How exactly does the author estimate Social Security benefits of retired public employees? On page 3 he says that Social Security benefits were calculated on the basis of a retiree’s final salary at the time of their retirement. This suggests that final salary accurately reflects the average annual income that retirees received over the entire 35 years that were used in calculating their Social Security benefits. This is obviously an absurd assumption, especially in the case of full-career employees who can be expected to have started at a relatively low salary and then moved up in rank and salary over the decades.
A more realistic assumption would be that an entry level public employee might begin working at roughly half of their final salary (in real dollar terms) and move up gradually over the course of their career. Most employees also have a number of low income years, either before they entered into a steady career or because of breaks in employment. So the idea that full-career employees have always earned the same salary they received at the time of retirement exaggerates their Social Security contributions and subsequent benefits by a considerable margin. Using my own case as an example, my average salary for purposes of calculating Social Security benefits was 74% of my final salary; hence, using my final salary to predict my Social Security benefits would grossly exaggerate the amount of those benefits.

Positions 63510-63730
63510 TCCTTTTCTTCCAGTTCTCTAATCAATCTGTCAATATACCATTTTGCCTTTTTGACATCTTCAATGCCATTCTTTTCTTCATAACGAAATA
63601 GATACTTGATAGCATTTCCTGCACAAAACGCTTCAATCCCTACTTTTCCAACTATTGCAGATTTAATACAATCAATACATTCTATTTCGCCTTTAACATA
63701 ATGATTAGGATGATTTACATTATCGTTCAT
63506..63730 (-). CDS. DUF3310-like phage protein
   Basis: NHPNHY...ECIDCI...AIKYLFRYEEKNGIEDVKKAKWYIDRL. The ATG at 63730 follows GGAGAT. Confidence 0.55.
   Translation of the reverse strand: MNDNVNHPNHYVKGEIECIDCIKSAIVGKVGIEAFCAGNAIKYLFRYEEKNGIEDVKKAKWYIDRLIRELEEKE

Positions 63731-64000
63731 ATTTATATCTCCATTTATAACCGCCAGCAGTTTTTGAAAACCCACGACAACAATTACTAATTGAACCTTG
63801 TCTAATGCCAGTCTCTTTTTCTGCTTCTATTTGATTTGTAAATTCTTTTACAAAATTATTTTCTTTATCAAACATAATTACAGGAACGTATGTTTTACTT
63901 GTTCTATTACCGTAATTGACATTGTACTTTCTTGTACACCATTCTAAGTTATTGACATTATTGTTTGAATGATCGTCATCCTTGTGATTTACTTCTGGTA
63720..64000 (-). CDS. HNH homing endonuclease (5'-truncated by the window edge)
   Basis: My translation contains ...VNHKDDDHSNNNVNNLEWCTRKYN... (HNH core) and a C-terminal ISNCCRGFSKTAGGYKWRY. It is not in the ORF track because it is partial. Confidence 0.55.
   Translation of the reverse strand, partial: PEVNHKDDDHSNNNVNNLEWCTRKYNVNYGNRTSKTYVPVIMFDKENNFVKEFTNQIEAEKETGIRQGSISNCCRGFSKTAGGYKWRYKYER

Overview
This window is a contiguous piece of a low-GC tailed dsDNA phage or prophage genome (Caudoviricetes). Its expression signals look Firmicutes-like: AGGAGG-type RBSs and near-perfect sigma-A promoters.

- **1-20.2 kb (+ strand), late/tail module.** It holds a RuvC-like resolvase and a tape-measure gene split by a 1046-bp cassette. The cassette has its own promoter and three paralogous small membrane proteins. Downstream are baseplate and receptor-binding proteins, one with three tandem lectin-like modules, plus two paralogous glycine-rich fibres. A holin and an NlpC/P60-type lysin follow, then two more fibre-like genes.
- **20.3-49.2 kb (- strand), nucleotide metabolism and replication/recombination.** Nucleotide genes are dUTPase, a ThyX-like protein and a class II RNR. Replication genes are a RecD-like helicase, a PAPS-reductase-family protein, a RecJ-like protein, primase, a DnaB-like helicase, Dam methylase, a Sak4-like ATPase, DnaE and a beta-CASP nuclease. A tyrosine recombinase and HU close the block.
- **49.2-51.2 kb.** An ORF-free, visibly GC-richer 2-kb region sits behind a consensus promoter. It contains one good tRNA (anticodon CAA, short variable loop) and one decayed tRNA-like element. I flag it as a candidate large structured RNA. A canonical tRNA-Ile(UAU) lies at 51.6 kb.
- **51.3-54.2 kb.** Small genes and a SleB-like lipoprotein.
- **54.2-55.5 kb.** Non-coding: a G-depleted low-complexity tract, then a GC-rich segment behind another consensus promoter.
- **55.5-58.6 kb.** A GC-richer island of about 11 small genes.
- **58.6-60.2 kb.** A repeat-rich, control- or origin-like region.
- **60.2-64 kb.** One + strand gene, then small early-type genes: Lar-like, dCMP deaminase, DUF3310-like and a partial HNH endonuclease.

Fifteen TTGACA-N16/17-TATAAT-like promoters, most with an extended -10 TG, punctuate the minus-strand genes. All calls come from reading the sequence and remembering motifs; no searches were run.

Also troubling is the fact that the Social Security benefits calculator used by the author appears to report monthly benefits at the age of “full retirement” (age 66), whereas most people begin collecting Social Security at an earlier age where they receive up to 25% less than the full retirement benefit. Moreover, the youngest age at which one can receive Social Security benefits is 62, whereas the author, elsewhere in his analysis, assumes that full-career public employees are retiring at an age of 60 when Social Security is not even available to them. I will have more to say on this later.